The July 1932 California Highways & Public Works announced a new bridge would be constructed west of Livingston over the Merced River. A contract is announced as being put up for bid during July and the project would ultimately replace a structure built by Merced County during 1913.
US 99 can be seen passing through Livingston on Court Street on the 1935 Division of Highways Map of Merced County. An at-grade crossing of the Southern Pacific Railroad west of downtown Livingston is notably visible.
The January 1938 California Highways & Public Works announced a project to realign US 99/LRN 4 in Livingston via a 1.9-mile project zone which included an underpass of the Southern Pacific Railroad.
The February 1938 California Highways & Public Works details the planned realignment of US 99/LRN 4 in Livingston and the Livingston Underpass. A project map depicts the original alignment of US 99/LRN 4 on Court Street versus the planned realignment and Livingston Underpass. Photos depict the hazardous S-Curve alignment of US 99/LRN 4 over the Southern Pacific Railroad.
The March 1939 California Highways & Public Works featured the realignment of US 99/LRN 4 in Livingston and the Livingston Underpass. The Livingston Underpass is stated to have opened to traffic on February 21st, 1939 and carried four lanes of US 99/LRN 4. In time the new alignment of US 99/LRN 4 would come to be known as Campbell Boulevard.
The March/April 1949 California Highways & Public Works featured a new divided four-lane segment of US 99/LRN 4 between Atwater and Livingston. The new divided highway between Atwater and Livingston is stated to be 5.7 miles in length.
The May/June 1952 California Highways & Public Works announced a project to widen the Merced River Bridge west of Livingston.
The November/December 1952 California Highways & Public Works announced the widening of US 99/LRN 4 between Delhi and Livingston was budgeted for the 1953-54 Fiscal Year. The 3.6 miles project zone between Delhi and Livingston included the widening of the Merced River Bridge.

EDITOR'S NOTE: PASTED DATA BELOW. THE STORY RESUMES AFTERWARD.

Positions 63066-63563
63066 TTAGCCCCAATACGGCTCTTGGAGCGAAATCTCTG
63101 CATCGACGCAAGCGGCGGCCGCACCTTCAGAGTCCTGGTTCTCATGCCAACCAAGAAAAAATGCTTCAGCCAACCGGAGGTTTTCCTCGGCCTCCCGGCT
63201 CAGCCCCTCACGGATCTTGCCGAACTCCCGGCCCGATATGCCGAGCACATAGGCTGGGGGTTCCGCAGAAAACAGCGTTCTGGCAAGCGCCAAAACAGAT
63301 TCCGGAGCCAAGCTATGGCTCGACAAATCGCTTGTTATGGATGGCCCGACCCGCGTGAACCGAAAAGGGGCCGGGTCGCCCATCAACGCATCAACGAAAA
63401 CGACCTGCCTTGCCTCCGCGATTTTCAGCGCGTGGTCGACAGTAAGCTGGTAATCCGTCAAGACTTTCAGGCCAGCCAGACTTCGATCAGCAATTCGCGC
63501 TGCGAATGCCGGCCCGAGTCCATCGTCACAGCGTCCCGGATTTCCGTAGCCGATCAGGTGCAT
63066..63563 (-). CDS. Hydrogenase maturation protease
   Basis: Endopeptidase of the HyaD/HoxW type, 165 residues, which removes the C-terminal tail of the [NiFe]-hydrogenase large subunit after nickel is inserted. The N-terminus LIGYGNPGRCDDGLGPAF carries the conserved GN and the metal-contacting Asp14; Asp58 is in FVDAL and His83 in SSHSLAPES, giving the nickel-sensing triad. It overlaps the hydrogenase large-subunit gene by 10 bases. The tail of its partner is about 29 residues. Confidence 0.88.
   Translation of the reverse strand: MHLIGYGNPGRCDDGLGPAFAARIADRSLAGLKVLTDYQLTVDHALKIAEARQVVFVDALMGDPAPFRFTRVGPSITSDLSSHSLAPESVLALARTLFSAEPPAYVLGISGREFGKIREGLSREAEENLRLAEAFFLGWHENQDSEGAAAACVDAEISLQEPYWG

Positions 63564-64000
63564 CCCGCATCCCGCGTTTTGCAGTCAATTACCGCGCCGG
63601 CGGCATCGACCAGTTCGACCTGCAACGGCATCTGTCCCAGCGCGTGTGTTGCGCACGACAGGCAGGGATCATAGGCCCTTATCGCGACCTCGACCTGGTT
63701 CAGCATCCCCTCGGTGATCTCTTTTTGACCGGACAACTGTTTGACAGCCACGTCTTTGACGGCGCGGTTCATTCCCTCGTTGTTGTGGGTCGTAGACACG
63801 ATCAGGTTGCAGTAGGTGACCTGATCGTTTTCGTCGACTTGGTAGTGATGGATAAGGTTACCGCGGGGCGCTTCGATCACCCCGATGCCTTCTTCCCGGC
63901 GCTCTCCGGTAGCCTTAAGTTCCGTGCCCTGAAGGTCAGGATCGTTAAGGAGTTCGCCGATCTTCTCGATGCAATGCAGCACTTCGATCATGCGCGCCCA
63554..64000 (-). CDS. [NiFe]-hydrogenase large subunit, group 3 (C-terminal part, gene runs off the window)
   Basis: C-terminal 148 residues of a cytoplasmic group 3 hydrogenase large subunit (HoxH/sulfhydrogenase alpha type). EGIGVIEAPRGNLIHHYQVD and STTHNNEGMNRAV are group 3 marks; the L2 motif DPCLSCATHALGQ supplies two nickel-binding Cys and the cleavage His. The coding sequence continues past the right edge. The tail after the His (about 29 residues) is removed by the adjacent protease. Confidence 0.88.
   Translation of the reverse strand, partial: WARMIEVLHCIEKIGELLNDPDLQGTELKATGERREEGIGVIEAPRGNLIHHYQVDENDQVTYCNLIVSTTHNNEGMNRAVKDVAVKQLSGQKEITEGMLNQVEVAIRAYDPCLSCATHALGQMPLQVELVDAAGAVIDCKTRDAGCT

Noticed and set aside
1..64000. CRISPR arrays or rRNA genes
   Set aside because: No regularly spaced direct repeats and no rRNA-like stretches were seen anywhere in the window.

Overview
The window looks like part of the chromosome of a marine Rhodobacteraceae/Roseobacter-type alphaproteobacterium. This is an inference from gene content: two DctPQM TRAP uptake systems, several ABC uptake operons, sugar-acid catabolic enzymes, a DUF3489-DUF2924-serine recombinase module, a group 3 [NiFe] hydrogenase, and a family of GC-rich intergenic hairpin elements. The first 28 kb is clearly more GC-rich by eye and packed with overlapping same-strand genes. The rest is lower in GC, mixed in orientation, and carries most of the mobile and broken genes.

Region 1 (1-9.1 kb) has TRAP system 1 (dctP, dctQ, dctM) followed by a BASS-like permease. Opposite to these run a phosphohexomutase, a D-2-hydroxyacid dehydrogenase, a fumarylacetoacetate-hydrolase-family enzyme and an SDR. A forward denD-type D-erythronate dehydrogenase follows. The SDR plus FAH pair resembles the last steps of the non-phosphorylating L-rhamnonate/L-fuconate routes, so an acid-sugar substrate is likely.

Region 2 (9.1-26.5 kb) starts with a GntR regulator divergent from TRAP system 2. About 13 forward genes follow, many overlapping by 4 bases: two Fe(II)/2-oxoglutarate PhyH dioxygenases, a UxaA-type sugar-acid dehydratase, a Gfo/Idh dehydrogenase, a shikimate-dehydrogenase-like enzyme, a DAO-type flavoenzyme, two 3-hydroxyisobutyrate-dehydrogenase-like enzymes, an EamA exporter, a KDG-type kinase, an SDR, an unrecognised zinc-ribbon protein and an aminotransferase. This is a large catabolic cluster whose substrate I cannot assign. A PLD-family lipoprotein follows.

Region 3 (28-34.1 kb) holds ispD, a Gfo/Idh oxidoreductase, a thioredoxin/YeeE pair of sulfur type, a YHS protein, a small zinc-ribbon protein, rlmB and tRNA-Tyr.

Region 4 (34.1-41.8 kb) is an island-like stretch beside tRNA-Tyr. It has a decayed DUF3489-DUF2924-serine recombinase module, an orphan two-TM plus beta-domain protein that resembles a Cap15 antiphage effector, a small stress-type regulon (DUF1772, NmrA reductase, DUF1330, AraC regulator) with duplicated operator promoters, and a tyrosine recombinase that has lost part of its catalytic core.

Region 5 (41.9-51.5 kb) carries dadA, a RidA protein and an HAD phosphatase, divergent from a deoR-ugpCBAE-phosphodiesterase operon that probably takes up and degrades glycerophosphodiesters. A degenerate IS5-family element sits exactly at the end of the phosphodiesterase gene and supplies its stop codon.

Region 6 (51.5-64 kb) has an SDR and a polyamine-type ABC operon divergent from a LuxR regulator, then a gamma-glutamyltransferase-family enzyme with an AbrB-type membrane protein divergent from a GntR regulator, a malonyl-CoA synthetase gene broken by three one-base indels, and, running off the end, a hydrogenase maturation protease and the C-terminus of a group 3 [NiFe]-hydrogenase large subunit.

During the 1964 State Highway Renumbering the Legislative Route Numbers were deleted in favor of field signage. Thusly, US 99 remained the only through assigned to Campbell Boulevard in Livingston.
The AASHO Renumbering database shows that US 99 was approved to be truncated out of California to Ashland, Oregon by the AASHO Executive Committee on June 29th, 1965. This measure would have become effective on New Year's Day 1966. This measure saw California State Route 99 replace US 99 on Campbell Boulevard in Livingston.
CA 99 appears as the through route in Livingston on the 1967 Division of Highways Map.
As time progressed much of the remaining segments of CA 99 between Wheeler Ridge and Sacramento were converted to freeway grades. By the early 1990s Campbell Boulevard at Main Street in Livingston became the last location of a traffic light on CA 99 in the Wheeler Ridge-Sacramento corridor. The short approach to Main Street from CA 99 southbound on Campbell Avenue was notably hazardous due to the modern traffic approaching the traffic light with poor sight lines at high speeds. CA 99 appears on the 1990 Caltrans Map as an expressway.
The November 4th, 1996, San Francisco Gate announced the new freeway alignment of CA 99 in Livingston was scheduled to open fully during the following December. The San Francisco Gate article refers to CA 99 on Campbell Boulevard in Livingston as an infamous "Blood Alley" due to the high number of fatal accidents near the traffic light at Main Street. The southbound bypass lanes of CA 99 are stated to have been opened to traffic during the past September whereas the northbound lanes were scheduled to open around December 13th.
Continuing north on US Route 99 to the Turlock area?
Continuing south on US Route 99 to Atwater?